The opinions in this commentary are those of Dan Murphy, a veteran journalist and commentator.
Resource management has never been part of American exceptionalism — except perhaps in the jaw-dropping extent of how past generations squandered the natural wealth that existed for millennia in pre-Columbian history.
Whether it was the slashing-and-burning of native forests to grow cotton and tobacco, the near-extermination of the once-mighty bison herds or the relentless whaling and fishing that decimated marine mammal populations and the fishery stocks on which they depended, it’s fair to say that exploitation, rather than stewardship, is how this country’s natural resources have been “utilized.”
For example: Back in the early 1970s, I was working on a reforestation crew. Our job was to trudge through the overgrown brush and around the stumps in logged-off areas planting tree seedlings. Where the units had been logged off some years ago, it wasn’t unusual to have to scramble over Douglas fir logs that were six or even eight feet in diameter.
The trees had been felled, the branches sawn off and the logs bucked into 16- or 18-foot lengths … and there they were lying on the forest floor, often still mostly intact even after a decade or two of molding away in the relentless rain that created the Northwest’s towering forests.
I remember asking the Forest Service inspector on one such site, why did all those logs get left behind? He replied nonchalantly, “Oh, they probably had checks (cracks) or pitch rings, so they weren’t worth hauling out.”
That was my introduction to a mindset, so prevalent in the past, that now seems unfathomable: That people would consider America’s natural resources to be so abundant as to be virtually unlimited. That there was no need to consider conservation or worry about judicious management. That harvesting, extraction or exploitation, no matter how egregious, wasn’t an issue, because our resources couldn’t possibly be depleted.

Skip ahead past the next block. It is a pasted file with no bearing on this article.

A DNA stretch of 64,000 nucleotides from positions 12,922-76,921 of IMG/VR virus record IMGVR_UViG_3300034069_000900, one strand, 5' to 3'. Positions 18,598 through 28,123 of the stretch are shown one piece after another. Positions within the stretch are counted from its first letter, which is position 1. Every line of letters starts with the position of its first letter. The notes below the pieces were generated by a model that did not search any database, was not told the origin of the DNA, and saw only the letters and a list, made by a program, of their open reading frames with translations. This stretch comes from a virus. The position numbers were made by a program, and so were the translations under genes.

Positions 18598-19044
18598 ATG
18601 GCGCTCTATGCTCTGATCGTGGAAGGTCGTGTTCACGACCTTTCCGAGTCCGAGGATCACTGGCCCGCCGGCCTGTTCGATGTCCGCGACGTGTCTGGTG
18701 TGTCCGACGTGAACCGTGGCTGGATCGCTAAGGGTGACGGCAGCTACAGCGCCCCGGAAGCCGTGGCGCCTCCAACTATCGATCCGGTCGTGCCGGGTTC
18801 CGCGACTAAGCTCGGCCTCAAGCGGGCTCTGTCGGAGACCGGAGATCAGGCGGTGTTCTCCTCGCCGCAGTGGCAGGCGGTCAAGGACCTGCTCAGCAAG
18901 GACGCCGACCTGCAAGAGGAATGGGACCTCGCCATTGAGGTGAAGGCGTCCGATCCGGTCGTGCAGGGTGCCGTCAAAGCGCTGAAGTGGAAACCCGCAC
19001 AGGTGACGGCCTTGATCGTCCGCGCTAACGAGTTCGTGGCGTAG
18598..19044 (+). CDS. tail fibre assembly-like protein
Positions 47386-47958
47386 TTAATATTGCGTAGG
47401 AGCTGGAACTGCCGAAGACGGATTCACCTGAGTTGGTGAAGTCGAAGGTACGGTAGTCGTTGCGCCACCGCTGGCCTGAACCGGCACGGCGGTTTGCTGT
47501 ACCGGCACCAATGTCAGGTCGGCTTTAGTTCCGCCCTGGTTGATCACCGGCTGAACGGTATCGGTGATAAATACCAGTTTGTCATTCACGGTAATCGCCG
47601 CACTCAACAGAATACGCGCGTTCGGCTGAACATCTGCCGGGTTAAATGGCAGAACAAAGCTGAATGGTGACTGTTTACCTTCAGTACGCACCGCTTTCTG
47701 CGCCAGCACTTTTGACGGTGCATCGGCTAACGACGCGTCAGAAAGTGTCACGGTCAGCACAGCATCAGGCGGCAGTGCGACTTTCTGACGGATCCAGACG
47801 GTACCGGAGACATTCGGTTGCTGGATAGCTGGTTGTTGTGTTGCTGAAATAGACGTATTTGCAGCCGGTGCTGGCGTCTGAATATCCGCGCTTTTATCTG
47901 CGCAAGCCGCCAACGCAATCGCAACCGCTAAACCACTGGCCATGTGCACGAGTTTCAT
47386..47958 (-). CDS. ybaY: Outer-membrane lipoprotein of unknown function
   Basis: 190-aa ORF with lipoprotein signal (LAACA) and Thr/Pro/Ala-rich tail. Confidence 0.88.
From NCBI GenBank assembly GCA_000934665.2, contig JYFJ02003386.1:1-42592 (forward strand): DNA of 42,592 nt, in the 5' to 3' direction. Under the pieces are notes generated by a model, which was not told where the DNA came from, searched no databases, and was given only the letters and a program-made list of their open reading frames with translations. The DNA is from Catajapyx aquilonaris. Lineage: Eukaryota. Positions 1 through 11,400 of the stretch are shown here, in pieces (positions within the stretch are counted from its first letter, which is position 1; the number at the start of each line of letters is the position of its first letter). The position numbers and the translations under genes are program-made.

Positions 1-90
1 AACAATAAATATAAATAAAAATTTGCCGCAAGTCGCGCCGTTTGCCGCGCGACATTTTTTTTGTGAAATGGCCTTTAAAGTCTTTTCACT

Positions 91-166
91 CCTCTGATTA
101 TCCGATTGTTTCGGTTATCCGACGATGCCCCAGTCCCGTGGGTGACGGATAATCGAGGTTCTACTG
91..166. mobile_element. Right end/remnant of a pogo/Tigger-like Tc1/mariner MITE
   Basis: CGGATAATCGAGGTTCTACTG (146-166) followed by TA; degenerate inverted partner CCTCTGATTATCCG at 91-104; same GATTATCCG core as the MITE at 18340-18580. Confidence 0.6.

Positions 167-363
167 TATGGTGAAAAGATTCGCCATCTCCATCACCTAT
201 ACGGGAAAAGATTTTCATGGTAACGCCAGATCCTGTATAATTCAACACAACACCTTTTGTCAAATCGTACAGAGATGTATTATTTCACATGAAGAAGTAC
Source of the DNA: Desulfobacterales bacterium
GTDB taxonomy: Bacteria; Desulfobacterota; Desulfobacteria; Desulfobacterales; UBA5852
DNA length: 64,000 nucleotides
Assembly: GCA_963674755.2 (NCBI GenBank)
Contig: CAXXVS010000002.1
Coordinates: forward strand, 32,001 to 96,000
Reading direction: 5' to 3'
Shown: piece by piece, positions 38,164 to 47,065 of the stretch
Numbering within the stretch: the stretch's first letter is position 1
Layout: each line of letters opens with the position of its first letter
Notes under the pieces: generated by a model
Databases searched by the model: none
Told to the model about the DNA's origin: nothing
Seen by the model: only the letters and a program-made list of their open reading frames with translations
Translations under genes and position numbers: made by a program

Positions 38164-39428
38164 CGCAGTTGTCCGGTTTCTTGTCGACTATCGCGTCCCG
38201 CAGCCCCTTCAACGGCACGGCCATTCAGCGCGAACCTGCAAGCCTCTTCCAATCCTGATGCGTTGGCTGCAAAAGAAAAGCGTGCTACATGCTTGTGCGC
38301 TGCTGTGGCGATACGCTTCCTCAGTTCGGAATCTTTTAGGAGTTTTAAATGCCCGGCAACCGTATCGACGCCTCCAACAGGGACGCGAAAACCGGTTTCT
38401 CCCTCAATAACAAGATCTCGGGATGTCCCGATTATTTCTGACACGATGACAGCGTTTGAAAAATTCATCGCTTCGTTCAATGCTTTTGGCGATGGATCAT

Until they were.
Whale of a tale
Which brings us to the present.
People’s perceptions about natural resources specifically, and the larger ecosystem in general, have evolved significantly in the last 40 years, largely as a consequence of how ruthlessly we’ve exploited both over the centuries. That evolution has impacted how we regard wildlife and thus the relationship of people to the entire animal kingdom.
There’s no better example of that process than the orcas, the killer whales that once were the stars of dozens of theme parks and entertainment venues.
In the 1950s, orcas were considered a threat to the Pacific salmon fishery, according to a new book titled, “Orca: How We Came to Know and Love the Ocean’s Greatest Predator,” by marine researcher Jason Colby. They were killed by the thousands, including hundreds captured and slaughtered by scientists with the National Oceanic Atmospheric, ostensibly to study their stomach contents.
During the 1960s, orcas were routinely harpooned, dragged into pens and towed to marine parks in Washington state. Colby’s book details how a 22-foot male orca was caught by a fisherman in Namu, British Columbia, in 1965. Ted Griffin, then the owner of the now-defunct Seattle Marine Aquarium, purchased the whale for $8,000 and arranged for him to be towed in a pen to the Seattle waterfront.
According to news stories at the time, thousands lined up along the Deception Pass Bridge on the Washington coast to watch Namu, as the whale was named, pass by, surrounded by an escort of Coast Guard and police boats. The mayor of the coastal city of Everett paid Griffin $10,000 for Namu to be dragged through the city’s waterfront for crowds to witness.
Just one year later, Namu died from an infection, the first of dozens of captive orcas unable to survive captivity in tiny — for them — concrete tanks.
How much have things changed since then? If such a capture and confinement were even discussed today, there would be loud and angry public outrage. Likewise, the idea that orcas are intelligent creatures with similarities to humans has not only become ingrained among Americans, it’s one of the pillars of the animal rights movement.
But here’s another link to animal agriculture that rarely gets discussed.
As Colby noted in an interview in The Herald newspaper, saving the orcas begins at the grocery store, because salmon, the so-called “healthier protein” touted by virtually every anti-meat-eating nutritionist, is an orca’s principal source of food.
“We talk about Southern Residents [orcas] starving, [yet] I can still go to the supermarket and find locally caught chinook salmon,” Colby said. “Over a million chinook salmon are caught commercially each year. It’s politically difficult to restrict fishing because fishermen vote.
“Killer whales don’t vote.”
The rest of us can vote, however, and not only at the ballot box but through our purchasing choices at the supermarket.
More meat, less fish. Good for us; essential for the whales.